A Moray brewery that was accused of making false claims over the strength of a beer they claimed as the strongest in the world have been vindicated by a Trading Standards report.
Keith-based firm Brewmeister faced a storm of criticism last month when it was forced to admit that some early batches of their ‘Armaggedon’ brand contained an Alcohol by Volume (ABV) rating of 15.2% rather than the claimed 65%.
Brewmeister director Lewis Shand apologised for the error, saying that faulty batches were produced at a time when the brewery was a much smaller operation that was “less professional” than at present.
The row cast doubts over claims that the beer the company produced to replace Armaggedon, Snake Venom, actually lived up to claims that at 67.5% ABV it was currently the strongest ale on the market.
However, independent testing has shown that the Snake Venom brand not only meets its claims but exceeds them, having been measured at 68%.
In a report on the beer Trading Standards analyst Stephen Appleton said: “The sample consisted of about 275ml of a clear pale brown liquid in a labelled amber glass bottle.
“Information on the sample label included ‘67.5% ABV’. The food labelling regulations 1996 permit a positive or negative tolerance of 1% in the indication of alcoholic strength by volume for a drink of this description.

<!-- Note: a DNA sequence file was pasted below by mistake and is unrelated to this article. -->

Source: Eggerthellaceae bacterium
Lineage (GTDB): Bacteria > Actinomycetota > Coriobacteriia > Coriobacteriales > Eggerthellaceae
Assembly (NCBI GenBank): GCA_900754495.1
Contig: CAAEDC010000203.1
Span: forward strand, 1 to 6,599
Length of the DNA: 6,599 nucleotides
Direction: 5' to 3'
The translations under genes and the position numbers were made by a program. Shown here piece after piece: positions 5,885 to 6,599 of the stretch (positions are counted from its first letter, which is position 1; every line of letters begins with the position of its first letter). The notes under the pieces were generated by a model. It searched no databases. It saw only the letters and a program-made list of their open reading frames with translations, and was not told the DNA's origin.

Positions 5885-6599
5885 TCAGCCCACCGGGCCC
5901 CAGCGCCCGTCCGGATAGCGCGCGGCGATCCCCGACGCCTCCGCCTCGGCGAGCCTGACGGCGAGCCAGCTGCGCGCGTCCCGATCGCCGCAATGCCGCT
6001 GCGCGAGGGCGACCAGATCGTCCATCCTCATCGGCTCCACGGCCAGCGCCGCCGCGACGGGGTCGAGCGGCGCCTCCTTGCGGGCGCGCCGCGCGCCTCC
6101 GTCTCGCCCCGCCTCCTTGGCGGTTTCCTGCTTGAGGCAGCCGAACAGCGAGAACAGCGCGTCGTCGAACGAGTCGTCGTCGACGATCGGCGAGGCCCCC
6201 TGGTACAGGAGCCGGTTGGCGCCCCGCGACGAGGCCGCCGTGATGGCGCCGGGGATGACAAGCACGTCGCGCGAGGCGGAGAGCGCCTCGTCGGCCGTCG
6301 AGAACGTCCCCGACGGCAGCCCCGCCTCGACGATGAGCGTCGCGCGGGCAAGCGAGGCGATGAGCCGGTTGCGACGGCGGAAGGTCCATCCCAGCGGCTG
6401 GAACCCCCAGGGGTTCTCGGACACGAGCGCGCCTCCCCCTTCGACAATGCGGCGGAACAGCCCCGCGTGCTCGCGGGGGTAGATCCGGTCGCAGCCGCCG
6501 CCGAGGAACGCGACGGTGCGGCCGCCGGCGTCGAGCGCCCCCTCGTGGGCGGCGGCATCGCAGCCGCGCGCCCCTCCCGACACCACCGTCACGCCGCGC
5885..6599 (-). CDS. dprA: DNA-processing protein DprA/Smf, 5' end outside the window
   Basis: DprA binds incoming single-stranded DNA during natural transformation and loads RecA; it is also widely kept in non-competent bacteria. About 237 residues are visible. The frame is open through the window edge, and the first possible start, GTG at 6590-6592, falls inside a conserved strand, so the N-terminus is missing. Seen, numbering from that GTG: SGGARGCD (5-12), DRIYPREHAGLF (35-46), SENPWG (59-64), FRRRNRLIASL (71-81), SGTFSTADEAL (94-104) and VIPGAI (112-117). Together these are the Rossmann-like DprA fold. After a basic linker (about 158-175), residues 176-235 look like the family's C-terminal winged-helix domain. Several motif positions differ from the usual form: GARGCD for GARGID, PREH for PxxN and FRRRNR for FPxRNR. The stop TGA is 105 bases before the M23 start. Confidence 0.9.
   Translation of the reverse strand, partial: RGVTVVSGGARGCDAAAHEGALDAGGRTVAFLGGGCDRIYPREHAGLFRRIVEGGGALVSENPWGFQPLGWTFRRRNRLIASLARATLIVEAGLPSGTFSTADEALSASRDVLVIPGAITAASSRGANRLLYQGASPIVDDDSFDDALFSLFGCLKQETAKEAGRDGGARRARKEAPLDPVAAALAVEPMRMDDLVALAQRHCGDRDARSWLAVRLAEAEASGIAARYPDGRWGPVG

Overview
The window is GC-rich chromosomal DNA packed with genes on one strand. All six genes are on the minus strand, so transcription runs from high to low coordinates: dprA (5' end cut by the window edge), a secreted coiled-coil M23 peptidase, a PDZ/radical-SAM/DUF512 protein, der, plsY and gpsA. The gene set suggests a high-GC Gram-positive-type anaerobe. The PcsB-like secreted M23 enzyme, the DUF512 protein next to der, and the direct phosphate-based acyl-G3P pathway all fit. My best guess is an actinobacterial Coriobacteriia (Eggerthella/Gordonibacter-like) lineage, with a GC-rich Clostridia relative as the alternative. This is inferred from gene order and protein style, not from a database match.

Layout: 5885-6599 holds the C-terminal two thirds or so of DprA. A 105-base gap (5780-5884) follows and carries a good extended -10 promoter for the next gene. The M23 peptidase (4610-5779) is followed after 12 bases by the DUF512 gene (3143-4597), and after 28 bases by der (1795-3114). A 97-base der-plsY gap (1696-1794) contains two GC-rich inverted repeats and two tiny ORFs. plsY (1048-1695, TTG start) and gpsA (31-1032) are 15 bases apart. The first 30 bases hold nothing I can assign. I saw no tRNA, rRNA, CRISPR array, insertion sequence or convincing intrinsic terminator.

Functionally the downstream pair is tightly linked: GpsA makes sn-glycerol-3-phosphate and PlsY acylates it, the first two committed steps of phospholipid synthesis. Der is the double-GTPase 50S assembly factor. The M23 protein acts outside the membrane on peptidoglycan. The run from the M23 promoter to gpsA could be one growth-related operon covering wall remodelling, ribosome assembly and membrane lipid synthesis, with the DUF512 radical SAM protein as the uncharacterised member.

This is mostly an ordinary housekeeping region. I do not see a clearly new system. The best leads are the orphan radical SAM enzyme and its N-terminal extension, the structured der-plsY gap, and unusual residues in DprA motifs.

“The alcohol content of the sample was therefore satisfactory.”
Lewis Shand said: “We are delighted that trading standards has confirmed what we have known all along – Snake Venom is the world’s strongest beer.
“Unlike previous attempts and world-beating brews, the idea with Snake Venom was to produce something which still tastes like beer and is not masked by a harsh alcohol flavour.”
Mr Shand warned that the beer was not like normal beers in that it should never be consumed in the same way. He said: “We would not recommend drinking a whole bottle in one go – it should be savoured in small measures in a similar way to a fine whisky or brandy.”
Brewmeister recently moved into a new facility in Keith that allowed them to more than quadruple their production capacity as demand from customers around the world increased.